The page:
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How to Knit with Circular Knitting Needles

Knowing how to knit with circular needles opens up a whole new world of knitting patterns!

How to Knit with Circular Knitting Needles
How to Knit with Circular Knitting Needles
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There are so many ways you can knit in the round, and this knitting video shows you one of the most common ways -- knitting with circular knitting needles. This video is a great tutorial to check out for beginners who want to learn the basics of ciruclar knitting. We've gathered some really great tips and tricks for all knitters when it comes to knitting a pattern in the round. Plus, this is a great tutorial for all of you visual learners since this video breaks down how easy it can be to knit in the round.

Circular needles can also be used to knit flat pieces as well. Just simply don't join the two ends! Circular needles are great for flat pieces of knitting that are too long to fit on your regular straight knitting needles. Once you learn how to knit with circular needles, a whole new world of circular knitting patterns opens up!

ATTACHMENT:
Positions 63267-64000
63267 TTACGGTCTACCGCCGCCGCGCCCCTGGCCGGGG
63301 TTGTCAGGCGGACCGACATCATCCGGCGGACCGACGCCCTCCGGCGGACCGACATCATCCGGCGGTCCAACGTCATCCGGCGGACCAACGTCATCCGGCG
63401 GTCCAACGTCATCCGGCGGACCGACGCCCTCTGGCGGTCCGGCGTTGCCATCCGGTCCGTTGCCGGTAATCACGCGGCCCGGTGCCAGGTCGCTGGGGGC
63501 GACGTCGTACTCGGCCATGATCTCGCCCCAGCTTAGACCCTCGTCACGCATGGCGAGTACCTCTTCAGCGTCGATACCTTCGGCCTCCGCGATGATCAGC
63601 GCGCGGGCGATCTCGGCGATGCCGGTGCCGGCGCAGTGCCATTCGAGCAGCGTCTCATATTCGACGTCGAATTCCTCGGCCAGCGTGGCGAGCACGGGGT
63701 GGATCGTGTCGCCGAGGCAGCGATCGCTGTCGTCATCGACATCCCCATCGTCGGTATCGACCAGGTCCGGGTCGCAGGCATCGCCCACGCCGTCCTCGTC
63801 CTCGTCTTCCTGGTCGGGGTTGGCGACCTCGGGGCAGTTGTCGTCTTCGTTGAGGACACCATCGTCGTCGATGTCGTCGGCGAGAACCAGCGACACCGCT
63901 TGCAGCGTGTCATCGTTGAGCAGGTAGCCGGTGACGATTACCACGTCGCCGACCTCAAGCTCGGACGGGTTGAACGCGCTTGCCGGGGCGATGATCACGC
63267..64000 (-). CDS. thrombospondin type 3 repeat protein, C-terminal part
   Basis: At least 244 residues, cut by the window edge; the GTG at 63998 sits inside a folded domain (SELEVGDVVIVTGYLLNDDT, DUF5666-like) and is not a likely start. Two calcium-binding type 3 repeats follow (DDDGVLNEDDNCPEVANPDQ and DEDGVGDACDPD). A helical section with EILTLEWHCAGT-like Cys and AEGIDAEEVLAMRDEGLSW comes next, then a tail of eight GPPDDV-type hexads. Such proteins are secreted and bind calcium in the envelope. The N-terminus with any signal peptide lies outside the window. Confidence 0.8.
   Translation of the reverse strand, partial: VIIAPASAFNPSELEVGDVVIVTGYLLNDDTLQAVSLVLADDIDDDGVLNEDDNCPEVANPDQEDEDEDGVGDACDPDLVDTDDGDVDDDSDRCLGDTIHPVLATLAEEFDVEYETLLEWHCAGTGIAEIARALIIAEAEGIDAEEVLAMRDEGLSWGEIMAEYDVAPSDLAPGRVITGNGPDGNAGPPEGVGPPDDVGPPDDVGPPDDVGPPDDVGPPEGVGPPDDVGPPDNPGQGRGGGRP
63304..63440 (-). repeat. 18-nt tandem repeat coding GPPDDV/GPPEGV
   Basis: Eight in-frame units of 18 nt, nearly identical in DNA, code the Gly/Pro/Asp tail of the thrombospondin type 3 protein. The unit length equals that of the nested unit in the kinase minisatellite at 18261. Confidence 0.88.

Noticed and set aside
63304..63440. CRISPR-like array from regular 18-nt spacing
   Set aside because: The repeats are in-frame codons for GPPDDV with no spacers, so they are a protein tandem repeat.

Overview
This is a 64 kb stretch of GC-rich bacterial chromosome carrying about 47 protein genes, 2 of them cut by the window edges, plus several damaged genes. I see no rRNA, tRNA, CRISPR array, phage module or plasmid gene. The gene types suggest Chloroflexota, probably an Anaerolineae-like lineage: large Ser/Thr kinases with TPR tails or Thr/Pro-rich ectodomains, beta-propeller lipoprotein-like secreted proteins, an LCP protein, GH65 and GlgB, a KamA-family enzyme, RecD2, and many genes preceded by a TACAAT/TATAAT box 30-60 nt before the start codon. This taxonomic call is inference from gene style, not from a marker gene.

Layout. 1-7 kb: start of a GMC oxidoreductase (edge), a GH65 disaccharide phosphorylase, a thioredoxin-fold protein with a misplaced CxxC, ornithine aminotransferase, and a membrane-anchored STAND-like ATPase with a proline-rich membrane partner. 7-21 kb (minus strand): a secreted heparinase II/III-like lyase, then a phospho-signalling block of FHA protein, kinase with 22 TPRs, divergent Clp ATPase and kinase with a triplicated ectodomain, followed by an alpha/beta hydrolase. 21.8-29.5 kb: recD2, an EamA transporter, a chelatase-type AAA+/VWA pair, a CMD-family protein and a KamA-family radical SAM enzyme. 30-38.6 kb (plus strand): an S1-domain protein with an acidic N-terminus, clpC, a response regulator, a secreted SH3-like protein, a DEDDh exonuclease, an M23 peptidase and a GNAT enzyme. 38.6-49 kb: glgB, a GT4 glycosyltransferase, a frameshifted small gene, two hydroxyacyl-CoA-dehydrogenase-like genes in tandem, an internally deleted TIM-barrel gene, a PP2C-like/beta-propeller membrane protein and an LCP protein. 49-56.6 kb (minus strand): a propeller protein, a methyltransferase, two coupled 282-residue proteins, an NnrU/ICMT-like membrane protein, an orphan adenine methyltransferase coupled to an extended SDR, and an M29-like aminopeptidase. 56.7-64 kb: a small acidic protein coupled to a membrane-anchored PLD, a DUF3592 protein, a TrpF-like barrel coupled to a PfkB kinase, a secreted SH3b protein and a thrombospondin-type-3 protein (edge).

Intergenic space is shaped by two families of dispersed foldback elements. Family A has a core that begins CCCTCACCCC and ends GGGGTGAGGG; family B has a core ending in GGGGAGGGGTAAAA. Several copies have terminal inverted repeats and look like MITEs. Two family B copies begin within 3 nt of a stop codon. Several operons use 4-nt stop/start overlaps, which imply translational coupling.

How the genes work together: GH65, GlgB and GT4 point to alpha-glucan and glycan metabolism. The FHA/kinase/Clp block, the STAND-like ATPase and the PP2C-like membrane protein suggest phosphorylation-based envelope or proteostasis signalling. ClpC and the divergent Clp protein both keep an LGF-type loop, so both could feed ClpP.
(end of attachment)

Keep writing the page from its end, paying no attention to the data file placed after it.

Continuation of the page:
If you want to try even more methods of knitting in the round, be sure to check out our videos on knitting with double pointed knitting needles and knitting with the magic loop method!

Materials List

  • Circular knitting needles
  • Yarn


  1. Cast on the number of stitches required in your pattern.

  2. Check for twists in your cast on row before joining.

  3. Work your first stitch by inserting your needle into the stitch as you normally would. Instead of there being a turn in your work before you work flat, you will simply knit the next stitch forming a ring. 

  4. While you continue knit be sure to count your rows and be aware of where each row starts and ends. You will continue to knit as per usual while going around and slightly upward. 

    Tip: To help you remember where each new row starts, use a stitch marker, so you can see where you are going to have to start going upward. 

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Fascinating! I've only every used magic loop, which is similar, but this does seem easier. No turning/managing the loop. I'll have to give this a try!


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